Sure, there are narrow paths to Republican victory in 2014 and 2016 … But it’s very strange that virtually all Republicans want to squeeze the elephant through them instead of just telling their ideologues they’re out of the national mainstream.

  6. Strummerson

    “IRAQ, we broke it, you bought it.”

    Why are we obligated to a 25 year occupation, or a 50 year one, that is likely inexorably counter-productive, because they think it’s a good idea.

    Why don’t we calculate how much 5 more years of military commitment would cost, then devote that money to funding Iraqi teachers and activists instead.  I’d vote for that.

  7. Rashaverak

    Mesopotamia was a kingdom long ago, then it became part of various Empires (e.g., Alexandrian, Roman (briefly), then part of the Islamic Caliphate, then part of the Ottoman Empire, and then a British Protectorate when the victorious Allies of World War I carved up the Ottoman Empire.  The borders had nothing to do with ethnicity or religion, and the country was a mix of Sunnis, Shiites, Kurds, and an Assyrian/Chaldean Christian minority which itself was divided into several religious factions.  The boundaries made as much sense as those of the African Colonies drawn up at the Berlin Conference of 1884-1885.

    A Hashemite King who was a client of the British held the country together until he was deposed by the Baathists.  Saddam Hussein climbed to the top of the Baathist ladder and kept the country together by ruling with an iron fist and by running a police state.  With Bush’s intervention (C-Plus Augustus in the Charles Pierce piece quoted above,… the Baathist power structure and the Iraqi Army were disbanded.  The result was, unfortunately for the Iraqi people, probably inevitable.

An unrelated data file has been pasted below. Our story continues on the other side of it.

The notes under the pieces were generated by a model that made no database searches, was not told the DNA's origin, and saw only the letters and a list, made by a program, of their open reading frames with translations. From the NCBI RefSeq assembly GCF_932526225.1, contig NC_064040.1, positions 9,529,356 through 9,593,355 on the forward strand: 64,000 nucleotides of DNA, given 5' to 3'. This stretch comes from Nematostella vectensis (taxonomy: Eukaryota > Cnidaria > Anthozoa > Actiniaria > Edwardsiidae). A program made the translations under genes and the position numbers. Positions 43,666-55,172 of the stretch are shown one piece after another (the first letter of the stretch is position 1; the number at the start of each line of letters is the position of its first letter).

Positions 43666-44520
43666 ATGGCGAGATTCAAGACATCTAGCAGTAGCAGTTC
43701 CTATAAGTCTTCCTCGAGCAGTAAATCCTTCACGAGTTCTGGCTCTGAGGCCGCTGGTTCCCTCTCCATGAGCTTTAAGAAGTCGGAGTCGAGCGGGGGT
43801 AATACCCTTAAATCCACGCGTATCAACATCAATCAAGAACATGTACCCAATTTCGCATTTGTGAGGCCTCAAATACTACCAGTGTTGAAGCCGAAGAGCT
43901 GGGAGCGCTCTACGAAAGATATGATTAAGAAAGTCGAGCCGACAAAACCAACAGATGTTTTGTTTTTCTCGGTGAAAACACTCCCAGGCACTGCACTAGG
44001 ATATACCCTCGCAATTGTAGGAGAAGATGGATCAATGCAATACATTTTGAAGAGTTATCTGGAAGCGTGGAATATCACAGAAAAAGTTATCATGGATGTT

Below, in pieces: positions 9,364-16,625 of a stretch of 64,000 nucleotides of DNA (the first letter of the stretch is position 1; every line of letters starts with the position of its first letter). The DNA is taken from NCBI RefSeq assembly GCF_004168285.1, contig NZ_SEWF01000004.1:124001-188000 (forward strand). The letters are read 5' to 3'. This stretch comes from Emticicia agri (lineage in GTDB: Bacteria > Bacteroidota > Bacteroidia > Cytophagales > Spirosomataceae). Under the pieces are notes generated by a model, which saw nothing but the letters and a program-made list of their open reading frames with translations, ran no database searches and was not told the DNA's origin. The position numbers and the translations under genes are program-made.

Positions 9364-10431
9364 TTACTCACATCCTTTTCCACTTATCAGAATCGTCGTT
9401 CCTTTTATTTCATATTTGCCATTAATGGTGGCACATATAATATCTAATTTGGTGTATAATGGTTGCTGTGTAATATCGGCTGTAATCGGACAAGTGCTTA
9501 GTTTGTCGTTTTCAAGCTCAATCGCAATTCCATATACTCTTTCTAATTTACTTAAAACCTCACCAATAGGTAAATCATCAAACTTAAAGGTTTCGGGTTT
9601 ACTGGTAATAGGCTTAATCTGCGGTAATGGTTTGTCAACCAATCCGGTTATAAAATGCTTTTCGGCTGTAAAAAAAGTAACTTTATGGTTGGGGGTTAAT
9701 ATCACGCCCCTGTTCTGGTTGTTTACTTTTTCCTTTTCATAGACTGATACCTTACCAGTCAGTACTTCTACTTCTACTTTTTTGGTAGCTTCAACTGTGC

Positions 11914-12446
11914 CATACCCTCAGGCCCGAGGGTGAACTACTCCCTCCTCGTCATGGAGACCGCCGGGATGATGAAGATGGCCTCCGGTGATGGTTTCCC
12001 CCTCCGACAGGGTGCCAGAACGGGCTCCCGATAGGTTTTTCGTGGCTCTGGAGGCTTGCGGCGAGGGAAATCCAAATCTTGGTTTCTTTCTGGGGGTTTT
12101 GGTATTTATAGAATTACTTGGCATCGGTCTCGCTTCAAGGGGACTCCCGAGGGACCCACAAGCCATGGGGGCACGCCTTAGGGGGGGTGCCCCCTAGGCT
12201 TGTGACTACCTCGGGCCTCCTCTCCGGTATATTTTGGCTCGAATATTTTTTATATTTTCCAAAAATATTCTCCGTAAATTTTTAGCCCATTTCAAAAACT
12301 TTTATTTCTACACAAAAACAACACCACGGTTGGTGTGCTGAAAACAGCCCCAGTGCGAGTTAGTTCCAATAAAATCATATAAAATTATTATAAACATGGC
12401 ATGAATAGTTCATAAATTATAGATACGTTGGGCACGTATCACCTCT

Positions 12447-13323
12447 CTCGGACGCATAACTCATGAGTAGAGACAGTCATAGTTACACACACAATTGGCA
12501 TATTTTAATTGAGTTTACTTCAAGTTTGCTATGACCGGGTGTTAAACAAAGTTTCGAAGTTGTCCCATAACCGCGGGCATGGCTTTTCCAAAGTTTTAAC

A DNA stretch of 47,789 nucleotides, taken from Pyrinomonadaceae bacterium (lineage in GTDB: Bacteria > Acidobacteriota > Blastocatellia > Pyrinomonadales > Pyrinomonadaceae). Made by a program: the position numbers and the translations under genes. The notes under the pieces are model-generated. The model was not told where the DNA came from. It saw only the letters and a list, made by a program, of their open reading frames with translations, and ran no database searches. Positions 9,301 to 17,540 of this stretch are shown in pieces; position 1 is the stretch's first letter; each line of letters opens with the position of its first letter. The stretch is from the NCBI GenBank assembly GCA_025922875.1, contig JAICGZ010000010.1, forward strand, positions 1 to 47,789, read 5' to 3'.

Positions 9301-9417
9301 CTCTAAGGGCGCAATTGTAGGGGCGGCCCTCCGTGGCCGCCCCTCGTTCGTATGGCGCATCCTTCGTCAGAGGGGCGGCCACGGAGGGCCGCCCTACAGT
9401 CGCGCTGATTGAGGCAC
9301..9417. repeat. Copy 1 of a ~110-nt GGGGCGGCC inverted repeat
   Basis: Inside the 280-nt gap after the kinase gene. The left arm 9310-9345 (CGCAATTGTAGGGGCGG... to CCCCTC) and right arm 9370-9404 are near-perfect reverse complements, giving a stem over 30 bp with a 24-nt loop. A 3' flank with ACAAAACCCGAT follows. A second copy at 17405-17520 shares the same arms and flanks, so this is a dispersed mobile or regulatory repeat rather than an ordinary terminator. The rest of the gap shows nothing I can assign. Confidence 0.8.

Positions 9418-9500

The Sunni/Shiite feud goes back to the 7th Century over who was the rightful heir of Mohammed.  So much blood has been spilled over the centuries that it makes me wonder whether people will ever be able to learn to live together and to cooperate with each other.  The Shiites, after centuries of oppression, want to run the show as they see fit.  The Sunni fundamentalists who are running ISIS are convinced of the religious righteousness of their own cause.

    Iraq reminds me of Yugoslavia… a country that was cobbled together out of different ethnic and religious groups with centuries of grievances and doctrinal differences that was held together by a dictatorship… in that case, the Tito dictatorship.  Remove the dictatorship, and the centuries-old passions start the cauldron bubbling once again.

    I feel very bad for the Iraqi people, and regret all of the bloodshed, but I think they need to sort this out among themselves.  I certainly do not think that we should act unilaterally.  The only kind of further intervention that I would be inclined to support would be one under the authority of the Security Council and with wide participation by other countries to prevent genocide.  But I wonder whether even that is a wise approach.  I certainly do not want to see another Rwanda, but at the same time I do not want to see good money thrown after bad, and more American lives lost and shattered, with some kind of never-ending commitment.